A few days ago I read an article on the upsurge of what has come to be known as “citizen science,” where people volunteer their time, or computer time, to assist scientists in their research. The idea isn’t new, I signed up for the SETI At Home project many years ago. But now Citizen Science seems to have taken off in a big way and you can sign up for multiple projects of all kinds.
The Planet Hunters project, for example, uses data from the Kepler space telescope to let people look for dimming transitions and and find previously undiscovered planets. The system is very easy to get started and you can dedicate whatever time you have available to it.
I also receieved notification of Disk Detectives – which uses NASA’s WISE satellite data to look for debris disks that could reveal the early stages of planetary development.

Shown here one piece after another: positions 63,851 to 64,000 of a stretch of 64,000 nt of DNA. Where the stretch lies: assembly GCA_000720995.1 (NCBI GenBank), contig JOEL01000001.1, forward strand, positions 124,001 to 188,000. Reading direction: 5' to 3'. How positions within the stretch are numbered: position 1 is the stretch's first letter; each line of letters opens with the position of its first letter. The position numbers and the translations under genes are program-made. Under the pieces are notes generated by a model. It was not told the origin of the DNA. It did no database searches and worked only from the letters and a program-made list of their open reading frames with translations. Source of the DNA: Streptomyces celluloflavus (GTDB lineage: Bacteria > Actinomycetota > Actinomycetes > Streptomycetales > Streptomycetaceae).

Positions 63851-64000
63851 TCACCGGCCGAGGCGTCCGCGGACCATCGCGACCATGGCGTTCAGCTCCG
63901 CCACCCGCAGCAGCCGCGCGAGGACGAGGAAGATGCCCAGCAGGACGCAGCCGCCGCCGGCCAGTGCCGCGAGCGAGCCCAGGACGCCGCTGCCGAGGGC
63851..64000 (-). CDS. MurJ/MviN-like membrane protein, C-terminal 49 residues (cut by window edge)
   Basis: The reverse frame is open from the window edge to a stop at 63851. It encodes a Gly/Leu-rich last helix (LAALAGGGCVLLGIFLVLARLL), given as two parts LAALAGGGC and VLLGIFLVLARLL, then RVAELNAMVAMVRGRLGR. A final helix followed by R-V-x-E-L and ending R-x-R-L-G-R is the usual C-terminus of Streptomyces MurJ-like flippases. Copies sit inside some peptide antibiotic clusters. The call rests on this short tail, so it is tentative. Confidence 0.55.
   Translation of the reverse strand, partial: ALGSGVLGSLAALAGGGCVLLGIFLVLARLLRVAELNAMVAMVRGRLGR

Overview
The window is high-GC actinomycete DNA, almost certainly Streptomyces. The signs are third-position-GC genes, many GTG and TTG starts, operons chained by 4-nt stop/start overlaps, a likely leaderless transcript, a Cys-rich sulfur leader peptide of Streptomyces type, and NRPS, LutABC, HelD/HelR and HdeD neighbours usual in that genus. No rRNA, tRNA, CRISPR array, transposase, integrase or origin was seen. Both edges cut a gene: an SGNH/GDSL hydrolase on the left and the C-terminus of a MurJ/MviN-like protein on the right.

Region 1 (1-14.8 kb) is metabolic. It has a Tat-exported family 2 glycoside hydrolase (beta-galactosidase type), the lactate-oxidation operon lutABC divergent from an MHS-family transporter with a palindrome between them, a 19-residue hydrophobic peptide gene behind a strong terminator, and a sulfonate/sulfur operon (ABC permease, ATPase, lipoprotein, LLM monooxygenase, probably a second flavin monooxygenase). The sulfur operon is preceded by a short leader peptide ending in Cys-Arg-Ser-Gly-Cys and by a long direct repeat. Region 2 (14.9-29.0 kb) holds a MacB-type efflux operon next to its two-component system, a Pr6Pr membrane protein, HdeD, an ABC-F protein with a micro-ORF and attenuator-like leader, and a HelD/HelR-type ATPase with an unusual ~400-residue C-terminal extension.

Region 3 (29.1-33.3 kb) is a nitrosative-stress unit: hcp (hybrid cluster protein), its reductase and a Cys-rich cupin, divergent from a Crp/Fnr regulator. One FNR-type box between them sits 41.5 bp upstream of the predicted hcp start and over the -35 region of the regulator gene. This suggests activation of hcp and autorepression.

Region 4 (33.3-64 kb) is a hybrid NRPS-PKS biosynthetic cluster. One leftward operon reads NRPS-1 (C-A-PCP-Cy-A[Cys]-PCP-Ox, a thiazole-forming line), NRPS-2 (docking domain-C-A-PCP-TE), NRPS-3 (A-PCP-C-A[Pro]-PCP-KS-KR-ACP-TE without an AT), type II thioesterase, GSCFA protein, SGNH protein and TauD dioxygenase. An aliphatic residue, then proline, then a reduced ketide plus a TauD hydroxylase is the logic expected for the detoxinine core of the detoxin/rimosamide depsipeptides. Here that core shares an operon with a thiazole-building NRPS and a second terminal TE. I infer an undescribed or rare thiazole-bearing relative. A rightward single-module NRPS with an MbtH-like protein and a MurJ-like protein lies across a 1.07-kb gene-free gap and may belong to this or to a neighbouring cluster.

I found both of these on the Zooniverse site which provides links to a diverse number of project categories including Space, Climate, Humanities, Nature and Biology, so there’s something for most people’s interests. If you don’t find what you’re looking for there, you might want to head over to Wikipedia, Scientific American or the Citizen Science Center, for an even greater list of projects you can get involved in.
All too often it’s the negative aspects of the internet that get the most publicity, so it’s important to remember the wonderful things that it empowers us to do by working together collaboratively for the benefit of everyone.
Have fun! Help Science! That seems an unbeatable combination to me.